When did you start writing?
I started writing seriously about 3 years ago. In 2004 I was feeling a void in my life, but was not sure what that void was all about. In December 2004 my nine year old chocolate lab was diagnosed with terminal bone cancer. Her diagnoses made me face my own mortality. Realizing how short life truly is made me find the courage to look deep within myself. I wanted to do something with my life that mattered and leave a legacy behind. I hired a life coach to help me with my journey. My love of animals kept coming up in our discussions and after many different avenues I explored I decided I’d love to write about animals. I started writing a monthly column called, “For the Love of Animals” for our local paper and I did that for two years. I also joined a local Women’s Writing Circle and began exploring other areas I liked to write about. Though most of the time my writing always brings me back to my love of animals.
"Frankie, the Walk 'N Roll Dog" isn't just a usual children’s book. Tell us a bit about it and how you got the idea.
My book is a bit unusual in the fact it is a non-fiction children’s book. It is also told in Frankie’s voice, as if she is telling you the story herself. I had been thinking about writing an adult non-fiction story based on life lessons I learned from my dogs. After attending a writing conference in 2007 and learning about self-publishing I was very excited about the possibility of writing and publishing my own book. I really had no intention of writing a children’s book. But I believe God gave me a message to write Frankie’s story. I woke up the Monday after the conference, sat straight up in bed and said out loud, “I’m going to write a children’s book and it is going to be about Frankie.” That is the honest truth. That same week I began working on the book.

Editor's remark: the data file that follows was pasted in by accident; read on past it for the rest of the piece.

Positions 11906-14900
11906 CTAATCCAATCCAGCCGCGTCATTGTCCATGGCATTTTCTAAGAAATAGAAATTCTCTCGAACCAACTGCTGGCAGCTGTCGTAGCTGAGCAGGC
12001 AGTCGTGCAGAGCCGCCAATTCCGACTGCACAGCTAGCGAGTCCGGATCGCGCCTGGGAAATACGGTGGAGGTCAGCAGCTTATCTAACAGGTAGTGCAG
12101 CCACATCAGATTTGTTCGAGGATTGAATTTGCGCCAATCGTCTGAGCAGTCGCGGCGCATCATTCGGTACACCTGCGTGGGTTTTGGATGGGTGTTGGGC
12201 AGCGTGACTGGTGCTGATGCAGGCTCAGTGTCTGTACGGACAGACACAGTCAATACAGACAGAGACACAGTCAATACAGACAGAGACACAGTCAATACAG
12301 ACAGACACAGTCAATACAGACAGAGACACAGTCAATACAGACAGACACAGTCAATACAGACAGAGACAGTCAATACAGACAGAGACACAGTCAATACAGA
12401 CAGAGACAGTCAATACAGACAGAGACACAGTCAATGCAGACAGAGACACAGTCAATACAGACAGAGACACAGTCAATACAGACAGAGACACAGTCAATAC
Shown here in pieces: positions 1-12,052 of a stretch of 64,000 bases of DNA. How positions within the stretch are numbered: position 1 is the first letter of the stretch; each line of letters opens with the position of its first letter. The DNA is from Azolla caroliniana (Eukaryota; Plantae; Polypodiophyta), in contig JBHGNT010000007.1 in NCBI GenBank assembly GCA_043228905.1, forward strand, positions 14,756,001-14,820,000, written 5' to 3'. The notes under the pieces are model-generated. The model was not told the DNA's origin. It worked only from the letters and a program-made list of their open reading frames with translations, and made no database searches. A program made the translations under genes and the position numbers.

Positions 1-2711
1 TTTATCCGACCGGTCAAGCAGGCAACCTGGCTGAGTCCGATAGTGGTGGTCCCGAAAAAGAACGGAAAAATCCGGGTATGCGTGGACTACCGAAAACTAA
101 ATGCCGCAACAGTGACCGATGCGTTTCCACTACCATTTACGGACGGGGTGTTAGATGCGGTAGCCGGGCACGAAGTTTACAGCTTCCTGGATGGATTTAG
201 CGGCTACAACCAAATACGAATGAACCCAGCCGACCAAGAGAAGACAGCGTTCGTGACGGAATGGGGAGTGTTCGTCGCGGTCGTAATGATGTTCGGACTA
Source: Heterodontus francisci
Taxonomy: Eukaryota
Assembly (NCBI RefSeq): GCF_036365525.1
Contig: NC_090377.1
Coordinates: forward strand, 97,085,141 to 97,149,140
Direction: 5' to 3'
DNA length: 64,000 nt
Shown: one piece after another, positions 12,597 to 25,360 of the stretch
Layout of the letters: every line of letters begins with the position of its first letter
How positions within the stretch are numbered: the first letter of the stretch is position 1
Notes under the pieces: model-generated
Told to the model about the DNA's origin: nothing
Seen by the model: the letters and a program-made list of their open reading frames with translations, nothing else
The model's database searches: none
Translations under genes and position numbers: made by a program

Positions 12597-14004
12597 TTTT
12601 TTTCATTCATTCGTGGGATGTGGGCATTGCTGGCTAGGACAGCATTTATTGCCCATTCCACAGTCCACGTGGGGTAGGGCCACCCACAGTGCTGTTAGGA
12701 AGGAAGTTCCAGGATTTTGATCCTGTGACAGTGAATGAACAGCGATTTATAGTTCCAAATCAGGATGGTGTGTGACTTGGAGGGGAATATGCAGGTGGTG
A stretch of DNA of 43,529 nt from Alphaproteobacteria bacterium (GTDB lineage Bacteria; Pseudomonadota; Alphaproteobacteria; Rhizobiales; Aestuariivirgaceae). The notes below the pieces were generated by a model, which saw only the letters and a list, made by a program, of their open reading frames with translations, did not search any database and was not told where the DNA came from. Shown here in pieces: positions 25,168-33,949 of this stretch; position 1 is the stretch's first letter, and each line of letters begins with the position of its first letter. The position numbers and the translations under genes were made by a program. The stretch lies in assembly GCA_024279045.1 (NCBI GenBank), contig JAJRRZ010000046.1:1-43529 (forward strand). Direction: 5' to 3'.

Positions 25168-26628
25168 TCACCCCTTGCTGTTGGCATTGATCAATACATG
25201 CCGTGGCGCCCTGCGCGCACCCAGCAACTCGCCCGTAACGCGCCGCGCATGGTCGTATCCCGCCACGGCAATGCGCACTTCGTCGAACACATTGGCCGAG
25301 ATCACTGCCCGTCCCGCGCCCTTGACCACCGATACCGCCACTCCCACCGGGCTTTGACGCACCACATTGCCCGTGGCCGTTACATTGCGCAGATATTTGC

"Frankie, the Walk 'N Roll Dog" was chosen as a 2008 finalist for the Indie Excellence Awards. When writing the book did you think it would be such a success? Why do you think it's been so well received?
All I knew was I had to write this story. My drive to do this was quite intense, but intense in a good way. I knew if I didn’t write Frankie’s story I would regret it at the end of my life. It was that important to me. I have a strong faith and I just believed (and still do) that if I followed my heart and wrote the story, God would take care of the rest. And He has. Of course, I do my due diligence in making sure I am doing what I can to market it. But I really believe if I do something each day to get my name out there and continue to follow my heart, my story will reach those it is supposed to touch. And it has and continues to do so.
I think the reason it is well received is because for one, writing about dogs right now seems to be a huge market. People want feel good stories. People love true stories and a story with a happy ending. And it’s pretty hard to resist a cute little dog in a wheelchair. At my book launch in Feb. 2008 I had over 200 people attend and sold 160 books! I often joke, “Put a dog in a wheelchair and people will come.” I mean that in the kindest way. It was very tough in the beginning of Frankie’s injury and paralysis, but I realized I had to look for a blessing in her situation. The blessing was writing her story and sharing her message that disabled animals can live a quality life.